Cannabis Merchant Account Crackdown
President Trump and Attorney General Jeff Sessions completely scared off financial service providers. Major companies like Paypal, Square, and Stripe purged companies selling ancillary marijuana products around January and February earlier this year.
Entrepreneurs speculate that this happened because Trump’s brilliant idea of suggesting that the feds regulate recreational pot even more, and AG Jeff Sessions referred to the legal cannabis industry as “violent”. Using menacing language like this rocked the boat, and as a result businesses that sell CBD products, software, and even vaporizers were affected. Payment processors basically kicked them out as customers.
According to an article on Inc.com, Shanel Lindsay of Boston startup Ardent which produces a decarboxylating device used to cook cannabis flowers, was kicked out of Square, Stripe, PayPal, and at least 4 other online financial services. As a result she missed three weeks’ worth of sales since she had to wait to be approved by offshore financial providers during the first two months of Trump’s administration.
Cannabusinesses throughout the country felt the shock. "Everyone running an ancillary business got kicked off all at once," Lindsay said. "It was an unrelenting wave; you could not deny it. All of the banks seemed to be highly attuned to the issue and there was no flying under the radar."
As if cannabusinesses didn’t have enough problems to worry about especially when it comes to dealing with banks and payments, this time it was much worse. Previously, banks had to face yearly compliance reviews from the feds and internal audits were done. Businesses that were perceived to be too risky were shut down. However, during President Obama’s term he helped loosen up the situation by encouraging banks to work with cannabis businesses although his memo was not binding.
To add insult to injury, here comes White House Press Secretary Sean Spicer saying tht he thinks there will be greater enforcement on recreational cannabis, and Sessions comes out using more menacing language about the legal cannabis industry. Banks expunged cannabis-related accounts. Even if you look at the terms of service of payment processing giants like PayPal, it’s clear that cannabis businesses are viewed as pariahs. They state that cannabis and ancillary cannabis businesses are prohibited from using their services. Banks underwrite services like PayPal so in the event that a bank is required to purge a business, these guys have to do the same thing. However, PayPal, Stripe, and Square spokespeople deny that these moves have anything to do with the Trump administration.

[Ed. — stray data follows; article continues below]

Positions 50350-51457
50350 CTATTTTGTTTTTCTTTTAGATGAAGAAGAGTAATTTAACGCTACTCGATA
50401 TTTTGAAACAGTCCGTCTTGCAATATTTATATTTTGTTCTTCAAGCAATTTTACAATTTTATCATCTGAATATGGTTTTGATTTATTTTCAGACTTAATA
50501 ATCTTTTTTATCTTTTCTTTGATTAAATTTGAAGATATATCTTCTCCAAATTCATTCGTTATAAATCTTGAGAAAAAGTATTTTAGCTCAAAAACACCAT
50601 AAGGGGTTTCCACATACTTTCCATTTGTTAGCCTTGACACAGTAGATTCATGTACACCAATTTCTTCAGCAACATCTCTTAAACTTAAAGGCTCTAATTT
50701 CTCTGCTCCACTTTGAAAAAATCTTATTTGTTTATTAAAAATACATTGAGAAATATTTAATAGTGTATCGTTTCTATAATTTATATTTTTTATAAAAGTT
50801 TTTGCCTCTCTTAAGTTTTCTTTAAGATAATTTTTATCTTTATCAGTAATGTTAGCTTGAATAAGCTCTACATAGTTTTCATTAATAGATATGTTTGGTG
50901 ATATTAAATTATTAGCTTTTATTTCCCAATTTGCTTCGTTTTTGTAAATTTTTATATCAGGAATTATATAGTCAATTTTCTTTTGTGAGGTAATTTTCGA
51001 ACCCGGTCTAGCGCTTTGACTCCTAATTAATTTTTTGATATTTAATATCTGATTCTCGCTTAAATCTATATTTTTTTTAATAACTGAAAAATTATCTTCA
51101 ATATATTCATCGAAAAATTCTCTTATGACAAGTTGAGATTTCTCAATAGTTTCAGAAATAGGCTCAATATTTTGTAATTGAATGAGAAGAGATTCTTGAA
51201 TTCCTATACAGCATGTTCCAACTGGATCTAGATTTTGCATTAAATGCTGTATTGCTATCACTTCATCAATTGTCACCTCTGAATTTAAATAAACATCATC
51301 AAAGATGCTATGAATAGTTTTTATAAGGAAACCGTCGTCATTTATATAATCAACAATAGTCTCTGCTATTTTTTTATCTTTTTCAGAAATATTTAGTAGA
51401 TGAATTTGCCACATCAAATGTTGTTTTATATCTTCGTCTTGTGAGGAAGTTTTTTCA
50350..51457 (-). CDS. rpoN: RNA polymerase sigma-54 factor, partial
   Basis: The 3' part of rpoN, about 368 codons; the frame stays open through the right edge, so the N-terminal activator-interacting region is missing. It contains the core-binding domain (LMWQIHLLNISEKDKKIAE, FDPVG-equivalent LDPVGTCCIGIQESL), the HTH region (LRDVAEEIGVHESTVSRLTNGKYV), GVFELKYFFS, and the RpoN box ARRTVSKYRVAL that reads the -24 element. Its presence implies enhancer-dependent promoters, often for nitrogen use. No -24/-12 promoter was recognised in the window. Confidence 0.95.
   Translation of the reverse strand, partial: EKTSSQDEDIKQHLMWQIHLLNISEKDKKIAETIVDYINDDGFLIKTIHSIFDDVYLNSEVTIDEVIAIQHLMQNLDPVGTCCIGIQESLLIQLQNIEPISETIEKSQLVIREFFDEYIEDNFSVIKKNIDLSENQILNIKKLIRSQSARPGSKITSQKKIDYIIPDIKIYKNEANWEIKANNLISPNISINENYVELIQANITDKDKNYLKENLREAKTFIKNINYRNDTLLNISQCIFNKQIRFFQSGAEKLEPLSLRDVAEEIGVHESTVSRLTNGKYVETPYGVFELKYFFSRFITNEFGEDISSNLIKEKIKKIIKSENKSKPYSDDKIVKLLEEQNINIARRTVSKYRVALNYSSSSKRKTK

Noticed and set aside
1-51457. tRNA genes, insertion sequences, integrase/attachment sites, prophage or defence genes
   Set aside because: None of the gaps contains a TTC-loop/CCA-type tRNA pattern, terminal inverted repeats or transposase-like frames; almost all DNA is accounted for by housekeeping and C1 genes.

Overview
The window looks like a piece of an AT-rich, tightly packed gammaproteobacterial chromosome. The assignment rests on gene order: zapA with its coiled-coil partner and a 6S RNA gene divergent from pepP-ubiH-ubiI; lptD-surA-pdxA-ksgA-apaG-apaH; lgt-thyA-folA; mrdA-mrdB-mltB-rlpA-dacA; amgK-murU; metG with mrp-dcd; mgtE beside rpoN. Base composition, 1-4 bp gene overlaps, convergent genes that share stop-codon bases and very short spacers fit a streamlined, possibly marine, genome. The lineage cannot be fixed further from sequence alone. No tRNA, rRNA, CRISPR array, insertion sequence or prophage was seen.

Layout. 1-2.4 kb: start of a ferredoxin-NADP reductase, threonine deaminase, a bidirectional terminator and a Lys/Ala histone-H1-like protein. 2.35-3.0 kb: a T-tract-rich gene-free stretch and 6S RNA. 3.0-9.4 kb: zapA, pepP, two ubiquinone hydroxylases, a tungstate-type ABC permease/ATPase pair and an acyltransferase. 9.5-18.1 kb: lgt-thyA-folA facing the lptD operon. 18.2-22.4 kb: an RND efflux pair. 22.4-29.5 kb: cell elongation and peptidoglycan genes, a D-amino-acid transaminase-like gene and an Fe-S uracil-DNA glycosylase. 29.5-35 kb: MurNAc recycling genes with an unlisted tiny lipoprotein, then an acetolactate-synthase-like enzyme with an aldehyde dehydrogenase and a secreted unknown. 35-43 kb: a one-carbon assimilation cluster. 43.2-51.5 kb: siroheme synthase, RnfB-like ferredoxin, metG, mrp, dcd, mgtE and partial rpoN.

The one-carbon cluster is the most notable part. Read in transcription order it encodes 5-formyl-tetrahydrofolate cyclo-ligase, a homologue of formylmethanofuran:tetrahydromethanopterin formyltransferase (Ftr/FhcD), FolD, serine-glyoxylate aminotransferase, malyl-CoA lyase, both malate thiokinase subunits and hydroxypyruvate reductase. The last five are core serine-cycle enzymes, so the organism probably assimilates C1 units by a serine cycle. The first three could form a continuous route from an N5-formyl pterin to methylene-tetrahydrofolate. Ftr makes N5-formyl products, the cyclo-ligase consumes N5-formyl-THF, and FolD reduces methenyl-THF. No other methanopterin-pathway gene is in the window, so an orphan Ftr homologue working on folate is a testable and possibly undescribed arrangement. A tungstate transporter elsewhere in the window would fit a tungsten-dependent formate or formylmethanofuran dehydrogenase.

Stephen Brudner, who founded Merchant Services Consulting Group, a business that matches companies with payment processors, there was a sudden spike in interest from companies who were getting in touch on February. Naturally, they all asked for help to get on payment processors but he was unable to help them. "Our phones rang constantly. People selling vaporizers, CBD products, other ancillary companies, we just had to tell them we don't have a home for you right now," says Brudner. "Ancillary marijuana companies are considered 'unbankable' at the moment."
The cannabis industry continues to grow and there are no signs that it’s going to slow down. Because of this, there will always be payment processors and banks that are willing to take the risk and work with cannabuisnesses although payment processors who operate overseas have to face a more challenging situation.
Lindsay’s payment processor emailed her saying that the business was “suspended by our bank”. According to the processor, the bank identified transactions which were used to pay for prohibited products although they didn’t divulge any more details. As if that wasn’t enough, the processor told Lindsay that the $35,000 in her account would be held for 90 days to protect themselves from disputes and charge backs, severely affecting the cash flow of her business.
April 20 is just a few days away, which is officially the biggest cannabis holiday of the year, translating to a surge in sales for businesses. However, since they have to deal with a lack of payment issues April 20 could actually be problematic. Instead of celebrating the green rush from the holiday, cannabis businesses will be scrambling to find solutions to their banking problems.
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